I’ve always argued that when you get to a certain age, or a certain level of fame, you simply stop giving a fuck what anyone thinks. In recent years, I’ve continually cited my grandma as a prime example of this phenomenon, and as of Thursday I officially added Thom Yorke and Flea to my list.
At the helm of Atoms for Peace, the Radiohead frontman and the Red Hot Chili Peppers bassist chose to keep things simple, which, in their minds, meant matching floor-length skirts and black shirts. But no matter — the heart of the performance was all in the “dance moves,” which amounted to a series of spaz-outs (Thom) and twirls (Flea) that often threatened to overshadow the actual music.
Lucky for us, though, Atoms for Peace’s live set lives up to both its principals (the lineup was rounded out by drummer Joey Waronker, percussionist Mauro Refosco, and multi-instrumentalist Nigel Godrich) and its recorded counterparts. Drawing heavily on the world-music influences Yorke so often cites, Thursday’s set included heaps of steel drums, sitar-inspired guitar tones, and naturalistic samples. Early on, “Ingenue” smartly paired Yorke’s piano with a flurry of drums and cajon; later, “Dropped” melded Caribbean percussion with an onslaught of industrial strength synths.
For Yorke fans, the night proved the second best thing to seeing Radiohead in the flesh. The cuts from Yorke’s solo effort, The Eraser, were peppered throughout the setlist. The whole production was backed by an epic and dazzling display of lights and projections. “Paperbag Writer” even made an appearance. And save for the few peculiar speak-sing breakdowns (“Rabbit in Your Headlights”), the singer’s voice was as haunting and malleable as ever.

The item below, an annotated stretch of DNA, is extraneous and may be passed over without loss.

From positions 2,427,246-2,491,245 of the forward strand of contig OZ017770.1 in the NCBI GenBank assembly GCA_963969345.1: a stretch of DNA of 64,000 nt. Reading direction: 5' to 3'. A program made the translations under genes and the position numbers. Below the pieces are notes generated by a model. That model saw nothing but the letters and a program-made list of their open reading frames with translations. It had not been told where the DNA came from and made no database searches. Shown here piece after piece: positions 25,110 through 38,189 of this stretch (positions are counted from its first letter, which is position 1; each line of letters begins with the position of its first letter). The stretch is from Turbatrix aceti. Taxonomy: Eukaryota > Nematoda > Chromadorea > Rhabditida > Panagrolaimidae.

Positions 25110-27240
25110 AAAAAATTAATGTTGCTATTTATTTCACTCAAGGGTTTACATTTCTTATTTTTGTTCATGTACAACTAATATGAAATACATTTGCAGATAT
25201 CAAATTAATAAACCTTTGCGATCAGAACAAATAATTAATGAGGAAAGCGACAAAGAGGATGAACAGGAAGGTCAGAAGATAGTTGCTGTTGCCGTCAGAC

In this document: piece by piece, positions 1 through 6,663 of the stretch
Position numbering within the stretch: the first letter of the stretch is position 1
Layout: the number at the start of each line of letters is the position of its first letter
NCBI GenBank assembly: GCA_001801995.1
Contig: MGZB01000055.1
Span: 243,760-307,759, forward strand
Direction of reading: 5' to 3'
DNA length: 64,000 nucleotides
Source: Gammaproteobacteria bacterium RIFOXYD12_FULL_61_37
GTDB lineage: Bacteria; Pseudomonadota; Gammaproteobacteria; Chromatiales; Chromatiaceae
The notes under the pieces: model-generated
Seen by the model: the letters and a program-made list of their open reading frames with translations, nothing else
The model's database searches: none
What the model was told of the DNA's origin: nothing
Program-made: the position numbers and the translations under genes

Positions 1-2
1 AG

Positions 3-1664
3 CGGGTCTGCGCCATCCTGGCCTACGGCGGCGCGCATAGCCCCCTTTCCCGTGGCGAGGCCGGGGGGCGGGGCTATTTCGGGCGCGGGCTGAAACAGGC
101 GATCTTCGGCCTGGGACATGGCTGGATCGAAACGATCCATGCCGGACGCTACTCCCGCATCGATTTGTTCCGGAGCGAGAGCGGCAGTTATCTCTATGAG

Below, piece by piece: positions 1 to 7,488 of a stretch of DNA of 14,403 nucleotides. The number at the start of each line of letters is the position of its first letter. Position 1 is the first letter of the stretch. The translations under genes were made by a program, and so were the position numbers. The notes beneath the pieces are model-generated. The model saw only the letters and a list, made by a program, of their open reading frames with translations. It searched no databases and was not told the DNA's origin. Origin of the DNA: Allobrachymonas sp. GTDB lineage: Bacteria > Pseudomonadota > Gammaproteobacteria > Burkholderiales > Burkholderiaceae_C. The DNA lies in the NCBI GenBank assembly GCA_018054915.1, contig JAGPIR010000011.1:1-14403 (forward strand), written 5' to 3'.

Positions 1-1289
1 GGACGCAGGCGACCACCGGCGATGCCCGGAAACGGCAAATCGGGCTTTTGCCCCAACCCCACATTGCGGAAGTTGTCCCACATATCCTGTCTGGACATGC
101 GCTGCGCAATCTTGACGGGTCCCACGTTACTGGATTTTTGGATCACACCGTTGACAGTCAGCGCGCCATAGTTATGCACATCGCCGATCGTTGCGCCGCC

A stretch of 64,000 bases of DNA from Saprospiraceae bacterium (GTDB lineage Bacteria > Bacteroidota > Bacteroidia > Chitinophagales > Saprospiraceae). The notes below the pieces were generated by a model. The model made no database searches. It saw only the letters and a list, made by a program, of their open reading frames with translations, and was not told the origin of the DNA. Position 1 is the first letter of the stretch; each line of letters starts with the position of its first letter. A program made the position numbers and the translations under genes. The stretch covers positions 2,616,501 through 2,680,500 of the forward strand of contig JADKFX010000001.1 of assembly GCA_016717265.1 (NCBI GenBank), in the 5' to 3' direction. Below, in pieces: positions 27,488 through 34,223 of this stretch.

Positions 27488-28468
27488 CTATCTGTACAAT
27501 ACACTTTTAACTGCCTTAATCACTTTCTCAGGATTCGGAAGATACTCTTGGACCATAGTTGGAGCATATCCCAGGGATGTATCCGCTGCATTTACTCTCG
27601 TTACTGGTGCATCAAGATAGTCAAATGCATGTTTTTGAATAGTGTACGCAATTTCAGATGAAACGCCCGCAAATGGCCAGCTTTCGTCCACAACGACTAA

In recent years, half of the fun of catching Yorke live has become watching him move. (Seriously. There are whole YouTube channels devoted to the spectacle.) And, personally speaking, it’s hard to imagine a better foil to his flailing limbs and worm-like body rolls than Flea’s spring-loaded stage presence. Musically, the highlight of the night came with “Amok,” which found the band layering guitars on top of guitars to stunning effect. But my favorite moment took place during the long, jammy breakdown of “Feeling Pulled Apart by Horses,” whereby Flea and Yorke dabbled in jazz, laid the funk on thick, and danced around like sugar high kids in a candy store. Simply put, it was as unabashed, unpretentious, and ridiculous-looking as cerebral art rock gets.
1. “Before Your Very Eyes”
3. “The Clock” (from The Eraser)
6. “And It Rained All Night” (from The Eraser)
7. “Harrowdown Hill” (from The Eraser)
9. “Cymbal Rush”
10. “Feeling Pulled Apart by Horses” (from The Eraser)
12. “Rabbit In Your Headlights” (UNKLE cover)
13. “Paperbag Writer” (Radiohead cover)
15. “Atoms for Peace” (from The Eraser)
16. “Black Swan” (from The Eraser)